Kicking out Kicking


There is something captivating about the clutch field goal. Even if kickers are the oft-maligned average Joe on a sideline of titans, American football fans are brought to the edge of their seats, onto their feet and into all the other clichés when the severely out-of-place guy boots the ball through the uprights for three points and the win.

But it is becoming more and more obvious that losing these thrilling moments is worth the world of good that will come with the eradication of kicking. It’s acceptable collateral damage in the necessary phasing-out of an outdated aspect of the game.

Maybe the Colts fan in me is still bitter about Mike Vanderjagt shanking a game-tying field goal after Indianapolis received the most improbable lease on life in NFL history. But, even setting aside the failure of the “idiot kicker who got liquored up and ran his mouth off” (what a great expression), I believe kickers have got to go (especially kickers with a career accuracy of 88 percent who miss a 46-yard kick in a dome).

The wretched kicking performances of the first part of this NFL season have shown the worst part about kicking: the outcome of a football game is heavily influenced by non-football plays. While teams have always been at the mercy of the inexplicable misses of their kicking professionals, kicking’s influence has expanded with the introduction of the 33-yard extra point attempts. Teams are having to decide what to do on the tail end of their hard-earned touchdown based on how much confidence they have in their kicker to make a kick that has been botched a surprising amount of times this year. This hasn’t created excitement so much as it has allowed for more random factors to influence the score.

Packer fans reading this should know this as well as anyone: how irritating was it in 2012 when Mason Crosby’s inexplicably erratic kicking undermined the efforts of the rest of the team to get into field goal range? I can’t really appeal to Bears fans here, since Robbie Gould is a god. We’ll talk if I ever write about taking quarterbacks out of the game.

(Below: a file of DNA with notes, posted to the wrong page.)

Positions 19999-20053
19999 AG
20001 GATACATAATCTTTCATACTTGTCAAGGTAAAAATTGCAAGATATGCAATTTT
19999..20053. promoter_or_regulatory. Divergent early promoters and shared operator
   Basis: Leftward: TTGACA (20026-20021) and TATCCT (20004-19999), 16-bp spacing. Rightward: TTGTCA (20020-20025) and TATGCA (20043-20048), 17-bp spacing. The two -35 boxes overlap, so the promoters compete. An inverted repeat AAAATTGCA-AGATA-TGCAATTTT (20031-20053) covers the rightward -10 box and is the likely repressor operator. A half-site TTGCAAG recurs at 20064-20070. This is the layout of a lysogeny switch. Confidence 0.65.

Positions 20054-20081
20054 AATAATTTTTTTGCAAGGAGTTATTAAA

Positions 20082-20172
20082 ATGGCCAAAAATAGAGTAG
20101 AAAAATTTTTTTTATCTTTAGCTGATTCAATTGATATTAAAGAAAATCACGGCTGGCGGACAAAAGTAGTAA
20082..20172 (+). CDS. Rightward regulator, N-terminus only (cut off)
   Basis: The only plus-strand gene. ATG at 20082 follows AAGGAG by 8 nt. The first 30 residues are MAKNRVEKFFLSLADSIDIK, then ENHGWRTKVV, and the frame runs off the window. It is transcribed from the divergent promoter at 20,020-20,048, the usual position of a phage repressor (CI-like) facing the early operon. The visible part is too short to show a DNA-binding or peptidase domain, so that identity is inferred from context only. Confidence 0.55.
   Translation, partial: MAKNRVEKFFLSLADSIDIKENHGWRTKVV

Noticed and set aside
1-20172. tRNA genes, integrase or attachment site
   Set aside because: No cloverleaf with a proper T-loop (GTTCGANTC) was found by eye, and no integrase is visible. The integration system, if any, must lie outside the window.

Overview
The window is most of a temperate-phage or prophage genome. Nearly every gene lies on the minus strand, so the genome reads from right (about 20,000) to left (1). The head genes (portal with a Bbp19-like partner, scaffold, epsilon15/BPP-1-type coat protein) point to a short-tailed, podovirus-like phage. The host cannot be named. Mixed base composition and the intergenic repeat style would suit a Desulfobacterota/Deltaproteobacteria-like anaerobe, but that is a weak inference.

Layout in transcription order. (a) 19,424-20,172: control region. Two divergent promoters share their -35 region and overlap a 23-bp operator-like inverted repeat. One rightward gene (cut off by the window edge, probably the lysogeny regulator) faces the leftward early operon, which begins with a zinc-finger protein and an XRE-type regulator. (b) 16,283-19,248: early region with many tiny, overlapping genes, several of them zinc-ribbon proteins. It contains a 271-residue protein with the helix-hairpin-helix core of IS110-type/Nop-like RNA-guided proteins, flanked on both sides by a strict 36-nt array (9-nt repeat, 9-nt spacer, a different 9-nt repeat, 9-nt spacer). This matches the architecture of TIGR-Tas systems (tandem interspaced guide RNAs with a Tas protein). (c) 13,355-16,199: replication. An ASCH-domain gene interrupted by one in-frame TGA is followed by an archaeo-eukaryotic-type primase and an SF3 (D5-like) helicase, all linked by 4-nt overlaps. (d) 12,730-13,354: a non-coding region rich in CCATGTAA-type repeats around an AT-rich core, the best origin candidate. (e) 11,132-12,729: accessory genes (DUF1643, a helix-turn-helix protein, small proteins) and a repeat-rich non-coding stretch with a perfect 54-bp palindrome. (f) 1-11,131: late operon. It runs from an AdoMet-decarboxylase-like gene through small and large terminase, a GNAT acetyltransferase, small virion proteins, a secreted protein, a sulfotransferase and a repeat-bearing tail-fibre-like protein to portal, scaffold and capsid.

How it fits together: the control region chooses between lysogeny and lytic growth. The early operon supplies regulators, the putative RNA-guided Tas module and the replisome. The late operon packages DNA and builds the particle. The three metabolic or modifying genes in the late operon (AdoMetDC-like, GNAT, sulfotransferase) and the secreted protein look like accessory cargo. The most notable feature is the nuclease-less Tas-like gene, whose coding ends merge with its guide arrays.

All you have to do is watch a kicker attempt a tackle, and it becomes clear that they are the least qualified of all football players. Even punters sometimes come up with a big tackle or make a big play on a fake punt, and we all know Antonio Brown’s Spartan-kick on Spencer Lanning would have taken down anyone. Kickers are the most un-football-player of football players, and it is a serious letdown whenever their failures have such a bearing on the result of a game.

Think about how much more will be left to the real football players when teams attempt that many more fourth-down conversions with the option to kick a field goal no longer available. The game may be decided by how well teams execute plays where they need three or four yards, rather than whether or not their kicker can make a few 45-yarders.

I believe the removal of kicking extends to kick-offs as well. The league has tried to minimize the number of returns because of the disproportionate number of injuries that occur on these plays, but the result has been a lose-lose situation; the kick-off either results in a boring touchback, or the returner irrationally tries a return and is quickly tackled. If the NFL isn’t fully behind keeping the excitement of kick returns in the game, then it should just get rid of this facet altogether. Teams should start with the ball at the 20 after their opponent scores. I will not miss kick-offs, considering the number of injuries, the mundanity of the majority of them and the additional commercial breaks.

Of course removing kicking from the game would require some rule changes, for which I have a few ideas. First, make touchdowns worth seven points. The team can cash out there, or, if they choose, they may attempt a play from the two-yard line. If they succeed, the touchdown is worth eight. If they fail, they lose the automatic seven and receive only six instead.

With field goals no longer an option, punting rules would have to be changed, since a team with a fourth and long in opposing territory might try a punt, knowing their punter is skilled enough to regularly kick the ball out of bounds inside the five. To prevent this from happening so often, make it a penalty to punt the ball out of bounds (like it is now on kick-offs) if the punt occurs on the opponent’s side of the field. On these short punts, punters will have to show the skill necessary to float the ball just short of the goal line if they want to pin the other team in a dangerous spot on the field.

I can already see a strategy where a team trots out their offense but with a punter instead of another receiver, waiting to see if they get a good look before quickly shifting into punting formation. There’s opportunity there for some creativity.

As exciting as clutch kicks can be, kicking overall is a detriment to the game. Removing it altogether would create big changes, but I think if it were to be done we would look back and wonder why it was ever in the game in the first place.


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